How Do You Know You Are Not Serving Malware or Hosting Phishing Tools?

May 10, 2024 David M. Zendzian

Recently, I wrote about the xz supply chain attack, which involved a long game approach. The xz hack required social engineering over multiple years to enable access to the source repository. This allowed the real hack: Injecting malware into the build systems. The potential downstream impacts include the majority of Linux distributions and their consumers.

Alternatively, why do all that work when you can just attack the images and the related metadata that people are using with their production containerized deployments? Docker Hub is a community site that allows anyone, anywhere, the ability to comment or add images for others to download and use in their containerized applications.

Often, these are base images for operating systems, like Debian or open source tools from Apache, the latest AI/ML projects like PyTorch, or popular databases like Postgres and MySQL.  However, there are significantly more images within such a large and open system. For example, searching for “mysql” returns over 10,000 results, and the same for Postgres or Java. How does one determine which of these 10,000 images are “best” for your project? How should one select for security, compliance, or interoperability? Which images have updated root file system or runtime?

Now to make that all harder, JFrog, in partnership with Docker, identified that over 20% of the dockerhub repositories had malware and tools for phishing scams in the project metadata.

While there were no identified images with malware, which is not uncommon, the idea that DockerHub, like GitHub, can be taken by malicious actors because of their open nature— and availability of anyone, anywhere, to create a repo, commit, or upload malicious content—is disconcerting at the very least. So, how do we bolster trust and security when using open source? 

For Docker Hub users, the good news is that you are most likely not consuming malicious images from this attack, and hopefully are not using any of the 20% or more Docker Hub repos  that were compromised. However, given the volume of images in DockerHub and the number of ways containers can be used for attacks, you may not be completely risk free. This is particularly true if you are using custom and containerized applications.That’s why we recommend having a strong application architecture and runtime platforms that can limit exposure to and from modern applications.  

If your business depends on containers or containerized open source solutions, you should consider a proven and trusted open source container catalog such as Bitnami or the VMware Tanzu Application Catalog (TAC). For an even more comprehensive and systematic approach, you could standardize on a platform like Tanzu, which uses build-packs to create custom container images. 

Bitnami and TAC are both closed systems where all images are built and maintained by Tanzu teams. The supply chains within Tanzu monitor upstream root file systems, whether it be Bitnami Debian or TAC Photon or custom customer-provided images so all images are using the latest root file system for every release. The same supply chains also monitor the application runtime, be it mysql, postgres, rabbitmq, or others, and the dependencies installed on top of the base operating system. Whenever there is a new release, Bitnami and Tanzu Application Catalog automatically re-package the affected applications and published them after conducting an extensive battery of functional tests in different target environments.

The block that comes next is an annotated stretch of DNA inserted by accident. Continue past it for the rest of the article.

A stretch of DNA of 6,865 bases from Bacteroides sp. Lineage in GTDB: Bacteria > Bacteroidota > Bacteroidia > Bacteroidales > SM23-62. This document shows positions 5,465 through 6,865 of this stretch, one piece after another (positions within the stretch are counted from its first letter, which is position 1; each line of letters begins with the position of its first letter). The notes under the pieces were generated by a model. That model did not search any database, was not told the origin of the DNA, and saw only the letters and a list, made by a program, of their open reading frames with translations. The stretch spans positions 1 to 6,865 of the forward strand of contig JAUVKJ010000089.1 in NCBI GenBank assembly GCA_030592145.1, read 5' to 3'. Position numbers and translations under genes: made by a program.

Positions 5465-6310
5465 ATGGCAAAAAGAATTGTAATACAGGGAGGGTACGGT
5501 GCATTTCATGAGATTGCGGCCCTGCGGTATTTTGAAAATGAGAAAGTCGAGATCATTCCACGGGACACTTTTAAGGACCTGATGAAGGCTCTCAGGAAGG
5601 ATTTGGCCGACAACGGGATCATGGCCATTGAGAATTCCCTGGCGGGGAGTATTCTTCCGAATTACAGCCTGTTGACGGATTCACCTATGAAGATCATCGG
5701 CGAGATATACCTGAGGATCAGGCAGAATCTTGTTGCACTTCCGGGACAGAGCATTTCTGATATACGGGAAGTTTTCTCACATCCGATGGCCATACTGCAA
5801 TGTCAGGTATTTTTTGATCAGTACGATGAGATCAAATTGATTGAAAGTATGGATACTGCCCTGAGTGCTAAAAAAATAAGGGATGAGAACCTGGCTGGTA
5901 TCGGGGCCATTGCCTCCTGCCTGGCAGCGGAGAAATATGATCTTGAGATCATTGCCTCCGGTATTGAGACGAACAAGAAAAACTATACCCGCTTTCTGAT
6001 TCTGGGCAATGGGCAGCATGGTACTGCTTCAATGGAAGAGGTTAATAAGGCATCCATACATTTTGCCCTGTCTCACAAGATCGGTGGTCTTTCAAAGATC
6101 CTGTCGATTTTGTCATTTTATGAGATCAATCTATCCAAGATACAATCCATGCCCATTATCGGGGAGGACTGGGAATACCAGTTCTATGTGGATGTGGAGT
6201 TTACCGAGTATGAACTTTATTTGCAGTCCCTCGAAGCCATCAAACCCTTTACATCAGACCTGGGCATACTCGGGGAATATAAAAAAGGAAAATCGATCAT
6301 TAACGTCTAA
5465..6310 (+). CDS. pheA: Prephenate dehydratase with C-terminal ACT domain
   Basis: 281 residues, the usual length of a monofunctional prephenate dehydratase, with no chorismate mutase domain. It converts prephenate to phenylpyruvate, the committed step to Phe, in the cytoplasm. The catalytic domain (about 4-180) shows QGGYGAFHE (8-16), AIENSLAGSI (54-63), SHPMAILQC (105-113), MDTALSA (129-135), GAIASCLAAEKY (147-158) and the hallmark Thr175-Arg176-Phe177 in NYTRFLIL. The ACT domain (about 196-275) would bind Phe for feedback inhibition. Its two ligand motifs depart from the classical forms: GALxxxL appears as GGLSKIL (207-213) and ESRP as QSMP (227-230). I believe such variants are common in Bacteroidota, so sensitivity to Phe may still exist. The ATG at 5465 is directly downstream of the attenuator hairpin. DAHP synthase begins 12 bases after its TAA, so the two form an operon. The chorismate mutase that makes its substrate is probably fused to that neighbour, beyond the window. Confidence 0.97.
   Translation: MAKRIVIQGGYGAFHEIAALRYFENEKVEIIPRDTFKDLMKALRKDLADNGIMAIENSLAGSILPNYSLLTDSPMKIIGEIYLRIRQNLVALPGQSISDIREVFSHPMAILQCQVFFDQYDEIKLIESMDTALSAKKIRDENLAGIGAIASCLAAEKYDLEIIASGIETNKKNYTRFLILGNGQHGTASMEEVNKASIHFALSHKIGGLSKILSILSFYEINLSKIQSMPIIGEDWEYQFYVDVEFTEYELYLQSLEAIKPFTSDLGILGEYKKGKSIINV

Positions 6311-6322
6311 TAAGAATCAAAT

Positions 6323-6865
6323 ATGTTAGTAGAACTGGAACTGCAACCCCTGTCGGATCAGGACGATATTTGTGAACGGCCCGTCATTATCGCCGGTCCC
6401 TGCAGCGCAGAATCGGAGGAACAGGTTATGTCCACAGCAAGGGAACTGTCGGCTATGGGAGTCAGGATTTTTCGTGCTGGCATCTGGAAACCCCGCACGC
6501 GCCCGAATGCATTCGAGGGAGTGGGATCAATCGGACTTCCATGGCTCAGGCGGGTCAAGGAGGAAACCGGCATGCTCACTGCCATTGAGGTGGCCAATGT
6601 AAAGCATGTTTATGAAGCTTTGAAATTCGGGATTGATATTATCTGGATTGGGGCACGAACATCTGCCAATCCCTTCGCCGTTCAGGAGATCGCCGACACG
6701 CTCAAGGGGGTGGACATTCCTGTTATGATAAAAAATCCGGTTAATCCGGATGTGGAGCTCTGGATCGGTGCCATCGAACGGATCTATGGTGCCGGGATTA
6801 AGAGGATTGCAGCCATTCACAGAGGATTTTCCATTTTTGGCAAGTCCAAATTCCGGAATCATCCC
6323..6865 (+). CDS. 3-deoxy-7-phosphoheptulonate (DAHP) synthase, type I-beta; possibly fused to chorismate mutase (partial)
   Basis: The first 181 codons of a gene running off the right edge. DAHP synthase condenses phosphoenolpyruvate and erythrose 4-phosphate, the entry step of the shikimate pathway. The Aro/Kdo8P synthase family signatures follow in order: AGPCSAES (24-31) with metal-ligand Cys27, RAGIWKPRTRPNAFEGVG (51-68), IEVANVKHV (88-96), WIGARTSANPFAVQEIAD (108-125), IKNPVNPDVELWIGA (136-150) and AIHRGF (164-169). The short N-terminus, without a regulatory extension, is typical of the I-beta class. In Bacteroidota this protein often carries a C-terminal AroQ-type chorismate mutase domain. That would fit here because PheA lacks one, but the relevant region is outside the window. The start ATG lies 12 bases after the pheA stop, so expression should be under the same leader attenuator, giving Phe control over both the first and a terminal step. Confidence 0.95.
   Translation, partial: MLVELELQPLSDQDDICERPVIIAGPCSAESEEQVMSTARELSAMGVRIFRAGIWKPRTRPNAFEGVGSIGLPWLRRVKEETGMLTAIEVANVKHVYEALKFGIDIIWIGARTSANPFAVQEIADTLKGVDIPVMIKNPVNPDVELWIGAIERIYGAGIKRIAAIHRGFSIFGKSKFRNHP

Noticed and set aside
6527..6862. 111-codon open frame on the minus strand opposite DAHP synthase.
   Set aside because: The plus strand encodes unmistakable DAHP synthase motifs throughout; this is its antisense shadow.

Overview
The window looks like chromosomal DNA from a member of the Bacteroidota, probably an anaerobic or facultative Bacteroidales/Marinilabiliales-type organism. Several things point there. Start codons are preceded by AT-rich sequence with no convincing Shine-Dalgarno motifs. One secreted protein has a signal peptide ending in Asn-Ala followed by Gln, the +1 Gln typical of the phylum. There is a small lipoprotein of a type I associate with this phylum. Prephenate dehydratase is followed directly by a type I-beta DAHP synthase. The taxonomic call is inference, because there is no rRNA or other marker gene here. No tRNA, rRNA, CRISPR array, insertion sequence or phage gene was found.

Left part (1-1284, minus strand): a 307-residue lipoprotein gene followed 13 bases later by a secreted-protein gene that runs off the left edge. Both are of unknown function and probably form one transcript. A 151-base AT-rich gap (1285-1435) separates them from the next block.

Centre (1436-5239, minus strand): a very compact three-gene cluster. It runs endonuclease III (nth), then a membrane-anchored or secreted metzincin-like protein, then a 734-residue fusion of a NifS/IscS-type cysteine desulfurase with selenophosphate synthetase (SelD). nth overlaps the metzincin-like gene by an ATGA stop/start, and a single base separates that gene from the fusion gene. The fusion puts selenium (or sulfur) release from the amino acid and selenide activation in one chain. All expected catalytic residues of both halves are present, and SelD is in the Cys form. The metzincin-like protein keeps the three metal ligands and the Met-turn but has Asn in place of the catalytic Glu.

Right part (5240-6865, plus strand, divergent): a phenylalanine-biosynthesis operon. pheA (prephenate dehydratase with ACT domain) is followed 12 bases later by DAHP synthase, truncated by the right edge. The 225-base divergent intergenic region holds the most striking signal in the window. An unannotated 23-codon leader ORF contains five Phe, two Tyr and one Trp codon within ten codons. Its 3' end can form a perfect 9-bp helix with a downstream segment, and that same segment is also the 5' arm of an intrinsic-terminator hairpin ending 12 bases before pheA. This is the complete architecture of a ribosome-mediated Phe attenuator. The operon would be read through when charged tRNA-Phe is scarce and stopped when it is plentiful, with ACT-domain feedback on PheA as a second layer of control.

You may be asking what the differences are between the two, other than having the ability to use a custom golden image or more specific roots. As was mentioned back in January, TAC achieved SLSA level 3 for all releases. The details for SLSA provenance and attestation, along with all build, CVE, and configuration testing meta-data, is available for commercial and business validation with images and installation details provided by Tanzu Application Catalog. Bitnami images are published on Debian, but Tanzu Application Catalog images can be built on PhotonOS if you need a low-to-zero-CVE container that comes with VEX statements for any remaining critical or high severity CVEs.

You can always trust that Bitnami images will be built, released, and managed by Tanzu teams and be up-to-date and packaged with best practices. But, if your business needs to validate CVE or Malware scans, SLSA provenance and build metadata, or even validation tests for the runtime, then reach out and see how the Tanzu Application Catalog can secure the supply chain and provenance of the images that run your businesses applications.

Whatever you do, get an inventory of your open source, and if you are working with containers or Kubernetes and are curious where you can start with understanding Open Source dependencies and their impact on your security and compliance posture, we recently released the Tanzu Open Source Software Health Assessment tool to help. 

The tool can be used to analyze your Kubernetes clusters, local folders, or repositories with Helm charts, YAML files, and public container images stored in open repositories, such as DockerHub, or locally in private repositories.

After analyzing the resource you choose, the tool generates a report with details on all potential misconfigurations and security vulnerabilities that put you at risk, along with a list of applications from Tanzu Application Catalog that could help you improve the security of your software supply chain.

You can learn more and find details in this blog post and access The Tanzu Open Source Software Health Assessment tool directly here. 

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